Who Decides What Administrative Rules Mean?
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UPDATED: Sep 5, 2019
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Much of modern law is made not by legislatures but by administrative agencies. The executive branch of government cannot enact statutes, but it can create rules and regulations that have the force of law if the legislature has given an executive agency that authority.
Unfortunately, the task of creating a perfectly clear regulation is difficult. By its nature, language is imprecise. More importantly, it is difficult for the authors of rules to envision all the circumstances to which a rule might apply. Nor is it always clear how a rule should apply to changing circumstances in an ever-changing world.
When the legislature enacts a statute, courts are often asked to resolve ambiguities in its meaning and application. When an administrative agency enacts a rule, ambiguities are typically resolved in enforcement proceedings by administrative law judges who work for the agency.
An administrative law judge’s ruling can typically be reviewed by a court. Over the years, courts have struggled to decide whether the reviewing court should apply its own understanding of the rule or should defer to the agency’s interpretation of its own rule. While courts generally favor deference, they have adopted a set of standards to guide decisions about when and how much deference is due.
The business community generally opposes deference because agencies tend to interpret rules in ways that allow the agency to accomplish its regulatory mission. Businesses often hope that courts will interpret administrative rules in a way that is more friendly to the business. Immigrants and union members might also hope that a court will interpret regulations more favorably than the agency that enforces them.
The Supreme Court recently revisited the standard it has fashioned to govern the interpretation of administrative regulations. If the business community was expecting a wholesale revision of precedent, the 5-4 decision was a disappointment.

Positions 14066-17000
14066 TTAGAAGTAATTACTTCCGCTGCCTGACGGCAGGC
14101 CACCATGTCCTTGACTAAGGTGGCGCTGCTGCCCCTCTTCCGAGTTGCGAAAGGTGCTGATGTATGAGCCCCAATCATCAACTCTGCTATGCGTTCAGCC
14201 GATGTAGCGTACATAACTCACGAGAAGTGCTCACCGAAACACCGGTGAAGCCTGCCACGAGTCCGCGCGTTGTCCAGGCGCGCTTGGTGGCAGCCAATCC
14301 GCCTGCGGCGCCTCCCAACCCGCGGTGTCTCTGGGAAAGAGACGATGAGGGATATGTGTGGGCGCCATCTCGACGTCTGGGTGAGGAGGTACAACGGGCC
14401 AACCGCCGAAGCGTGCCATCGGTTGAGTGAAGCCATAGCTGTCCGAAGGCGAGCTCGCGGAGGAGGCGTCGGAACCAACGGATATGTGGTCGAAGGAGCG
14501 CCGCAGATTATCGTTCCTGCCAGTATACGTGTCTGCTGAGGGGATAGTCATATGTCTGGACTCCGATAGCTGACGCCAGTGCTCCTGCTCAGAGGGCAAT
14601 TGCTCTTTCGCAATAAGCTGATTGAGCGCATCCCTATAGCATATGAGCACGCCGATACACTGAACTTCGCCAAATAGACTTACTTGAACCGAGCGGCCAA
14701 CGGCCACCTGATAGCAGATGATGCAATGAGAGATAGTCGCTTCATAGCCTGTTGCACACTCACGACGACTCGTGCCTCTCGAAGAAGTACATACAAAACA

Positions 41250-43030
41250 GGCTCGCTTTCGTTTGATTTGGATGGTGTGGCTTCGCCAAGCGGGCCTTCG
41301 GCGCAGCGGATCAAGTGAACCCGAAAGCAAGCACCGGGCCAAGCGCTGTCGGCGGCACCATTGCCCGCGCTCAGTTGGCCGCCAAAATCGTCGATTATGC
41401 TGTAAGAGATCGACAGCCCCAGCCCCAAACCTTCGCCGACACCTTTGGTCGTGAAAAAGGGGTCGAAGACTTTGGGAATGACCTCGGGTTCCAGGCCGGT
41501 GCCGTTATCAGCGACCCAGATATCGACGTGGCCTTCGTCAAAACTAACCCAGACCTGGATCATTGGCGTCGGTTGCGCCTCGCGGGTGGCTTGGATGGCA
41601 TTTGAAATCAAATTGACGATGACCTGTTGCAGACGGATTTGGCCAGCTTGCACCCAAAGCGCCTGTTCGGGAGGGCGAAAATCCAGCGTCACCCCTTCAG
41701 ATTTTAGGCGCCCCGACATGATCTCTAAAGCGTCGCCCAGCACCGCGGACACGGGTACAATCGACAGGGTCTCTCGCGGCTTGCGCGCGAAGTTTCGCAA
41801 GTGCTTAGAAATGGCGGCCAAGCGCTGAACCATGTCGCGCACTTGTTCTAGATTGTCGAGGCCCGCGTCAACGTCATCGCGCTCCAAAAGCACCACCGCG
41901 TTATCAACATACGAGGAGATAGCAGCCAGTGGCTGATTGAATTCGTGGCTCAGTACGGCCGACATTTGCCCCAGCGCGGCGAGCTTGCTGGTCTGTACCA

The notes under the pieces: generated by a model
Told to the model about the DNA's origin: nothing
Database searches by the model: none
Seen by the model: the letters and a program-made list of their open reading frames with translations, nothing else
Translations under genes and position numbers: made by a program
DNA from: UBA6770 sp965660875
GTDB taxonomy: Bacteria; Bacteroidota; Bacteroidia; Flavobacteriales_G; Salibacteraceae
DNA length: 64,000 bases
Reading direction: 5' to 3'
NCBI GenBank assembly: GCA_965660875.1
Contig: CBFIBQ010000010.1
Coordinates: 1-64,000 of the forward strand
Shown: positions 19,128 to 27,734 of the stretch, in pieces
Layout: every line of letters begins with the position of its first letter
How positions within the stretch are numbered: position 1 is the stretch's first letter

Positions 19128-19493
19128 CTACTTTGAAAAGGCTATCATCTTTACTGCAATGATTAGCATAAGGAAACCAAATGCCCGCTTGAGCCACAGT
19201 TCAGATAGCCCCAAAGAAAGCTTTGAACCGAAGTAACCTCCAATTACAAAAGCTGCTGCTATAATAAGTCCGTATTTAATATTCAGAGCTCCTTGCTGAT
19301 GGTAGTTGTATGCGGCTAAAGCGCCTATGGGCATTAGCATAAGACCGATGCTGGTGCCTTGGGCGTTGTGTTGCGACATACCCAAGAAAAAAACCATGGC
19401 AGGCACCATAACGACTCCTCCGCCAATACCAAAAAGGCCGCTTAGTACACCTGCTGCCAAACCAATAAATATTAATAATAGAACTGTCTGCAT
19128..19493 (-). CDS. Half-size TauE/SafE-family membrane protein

Kisor v. Wilkie
James Kisor applied for veteran’s disability benefits in 1982, alleging that he acquired post-traumatic stress disorder during his service in Vietnam. The Veteran’s Administration denied the application.
In 2006, Kisor asked the VA to reopen his case. The VA agreed to do so. The VA granted his claim for benefits but declined to make the award retroactive to 1982. An administrative appeals agency known as the Board of Veterans’ Appeals affirmed that decision based on its interpretation of an agency rule governing retroactivity. A court that handles appeals from VA decisions affirmed that decision.
The case was appealed to the Court of Appeals for the Federal Circuit. Applying two precedents — Auer v. Robbins and Bowles v. Seminole Rock & Sand Co. — the Court of Appeals deferred to the interpretation of the rule that was adopted by the Board of Veterans’ Appeals.
The Auer and Seminole Rock decisions recognized that administrative agencies are better positioned than courts to interpret ambiguous regulations that the agencies are charged with enforcing. Agencies better understand the policies that underlie their own regulations and are well situated to reconstruct the intent of a regulation that could be read in different ways.
Kisor asked the Supreme Court to overrule Auer and Seminole Rock. While the Court agreed to vacate the Court of Appeals’ decision against Kisor, a majority declined to overrule the precedents that require deference to an agency’s interpretation of its own rules.
Kisor Reaffirms Auer Deference
The Court’s decision is a bit messy because only a portion of Justice Kagan’s opinion commanded a majority vote. A majority agreed that deference is appropriate only when a regulation is truly ambiguous. When the traditional tools that help courts understand a statute or rule point to a plain interpretation, there is no need for deference because there is no true ambiguity. Those tools include a close analysis of the text, structure, history, and purpose of a regulation.